This Trans/ Gay Migrant Caravan is one of many to come. We should come to the understanding that this will be the new normal, and we will continue to put pressure on Immigration Customs Enforcement to parole out these folks in the most vulnerable spots, and to not detain them in immigration prisons across the country.
QDEP served 30 folks coming out of immigration detention last year. With this new normal, we will continue to have increased number of folks that we will support. We are calling upon you all to support our vital work that we’re doing in the community. QDEP is the only LGBTQI/ HIV+ post- release program that is providing support to these folks. The other sponsors are individual or through faith- based programs.
These women are going to need housing, food, money for public transit every month, and more. And your contribution can help them get on their feet and get these resources they need to find wholeness after this experience. Will you support us in this work? Will you support us in building strong and safe community spaces for Transgender Women and Gay Men immigrants some that are HIV+, from the #Rainbow16 caravan?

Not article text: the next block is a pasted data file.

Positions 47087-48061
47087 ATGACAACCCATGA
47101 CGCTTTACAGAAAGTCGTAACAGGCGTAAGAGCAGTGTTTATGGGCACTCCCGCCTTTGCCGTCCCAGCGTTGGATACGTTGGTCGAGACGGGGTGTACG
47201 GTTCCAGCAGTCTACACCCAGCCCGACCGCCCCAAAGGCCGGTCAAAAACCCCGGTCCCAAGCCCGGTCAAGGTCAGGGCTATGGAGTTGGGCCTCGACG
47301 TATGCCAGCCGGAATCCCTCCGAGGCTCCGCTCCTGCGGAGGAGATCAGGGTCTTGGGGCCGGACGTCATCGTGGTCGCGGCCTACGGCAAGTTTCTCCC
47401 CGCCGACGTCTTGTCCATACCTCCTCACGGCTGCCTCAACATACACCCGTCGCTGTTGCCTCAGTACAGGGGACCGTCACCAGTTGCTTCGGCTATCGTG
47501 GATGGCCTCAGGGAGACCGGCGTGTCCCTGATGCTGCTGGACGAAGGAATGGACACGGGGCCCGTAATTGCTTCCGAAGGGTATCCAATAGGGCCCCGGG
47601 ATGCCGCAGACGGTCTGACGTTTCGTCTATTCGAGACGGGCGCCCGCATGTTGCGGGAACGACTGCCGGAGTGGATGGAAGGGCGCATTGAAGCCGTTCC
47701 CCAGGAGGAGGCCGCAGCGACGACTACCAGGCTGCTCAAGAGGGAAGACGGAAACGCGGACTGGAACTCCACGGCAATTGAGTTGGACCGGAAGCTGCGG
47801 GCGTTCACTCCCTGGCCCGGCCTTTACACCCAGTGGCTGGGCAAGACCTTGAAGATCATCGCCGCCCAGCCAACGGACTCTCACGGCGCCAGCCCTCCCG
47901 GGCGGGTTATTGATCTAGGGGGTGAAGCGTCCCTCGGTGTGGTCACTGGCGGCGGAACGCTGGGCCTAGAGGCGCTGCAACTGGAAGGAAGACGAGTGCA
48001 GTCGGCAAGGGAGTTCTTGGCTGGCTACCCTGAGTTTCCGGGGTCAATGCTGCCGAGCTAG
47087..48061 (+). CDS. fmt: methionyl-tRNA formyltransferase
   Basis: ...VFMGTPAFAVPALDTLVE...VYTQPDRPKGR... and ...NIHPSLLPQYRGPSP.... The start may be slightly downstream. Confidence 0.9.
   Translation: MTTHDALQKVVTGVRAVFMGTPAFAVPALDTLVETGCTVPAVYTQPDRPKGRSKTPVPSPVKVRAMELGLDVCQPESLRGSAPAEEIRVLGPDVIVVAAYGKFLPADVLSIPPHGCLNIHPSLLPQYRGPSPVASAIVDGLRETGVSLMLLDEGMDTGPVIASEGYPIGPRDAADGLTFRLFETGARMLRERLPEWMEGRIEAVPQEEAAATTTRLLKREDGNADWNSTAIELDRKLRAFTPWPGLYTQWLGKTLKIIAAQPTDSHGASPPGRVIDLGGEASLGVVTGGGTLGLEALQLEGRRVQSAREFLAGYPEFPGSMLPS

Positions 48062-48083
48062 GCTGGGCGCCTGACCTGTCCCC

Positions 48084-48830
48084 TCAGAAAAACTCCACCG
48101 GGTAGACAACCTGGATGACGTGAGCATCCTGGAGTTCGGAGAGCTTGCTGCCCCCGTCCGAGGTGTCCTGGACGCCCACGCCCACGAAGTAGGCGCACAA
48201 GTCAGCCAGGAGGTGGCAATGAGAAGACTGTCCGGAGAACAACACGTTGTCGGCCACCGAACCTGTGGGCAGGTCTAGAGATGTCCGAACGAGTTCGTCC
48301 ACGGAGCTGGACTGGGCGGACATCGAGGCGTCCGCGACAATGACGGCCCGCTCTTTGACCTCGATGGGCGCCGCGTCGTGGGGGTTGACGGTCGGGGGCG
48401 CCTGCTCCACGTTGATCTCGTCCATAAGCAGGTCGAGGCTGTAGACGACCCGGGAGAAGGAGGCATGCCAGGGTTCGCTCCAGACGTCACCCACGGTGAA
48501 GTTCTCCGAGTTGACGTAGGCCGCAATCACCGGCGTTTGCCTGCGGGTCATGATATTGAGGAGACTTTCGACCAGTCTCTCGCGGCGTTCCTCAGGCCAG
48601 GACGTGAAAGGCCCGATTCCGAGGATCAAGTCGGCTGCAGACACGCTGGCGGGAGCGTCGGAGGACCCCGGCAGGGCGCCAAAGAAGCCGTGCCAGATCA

If so, please consider a gift. QDEP has decided to sponsor and provide services for two of the people from the caravan. This means when they are released, they will move to New York City, and it is our job to ensure they have a better quality life here. If you want to support the ongoing work of QDEP, please give as a monthly sustaining donor to QDEP. Once these women are released from detention, they will need lots of support. And we hope to have the resources and community support in order to do just that.
Donate to the #Rainbow16 Here.
Watch our live feed videos of the #Rainbow16 at the border here.
Fredy is a gay man from Guatemala, where he was the victim of repeated violence because of his sexual orientation. Fredy was shot, assaulted and threatened for his choice to live as an openly gay man in his home country. He is also the survivor of sexual assault as a child. The Guatemalan police took no meaningful action to keep him safe.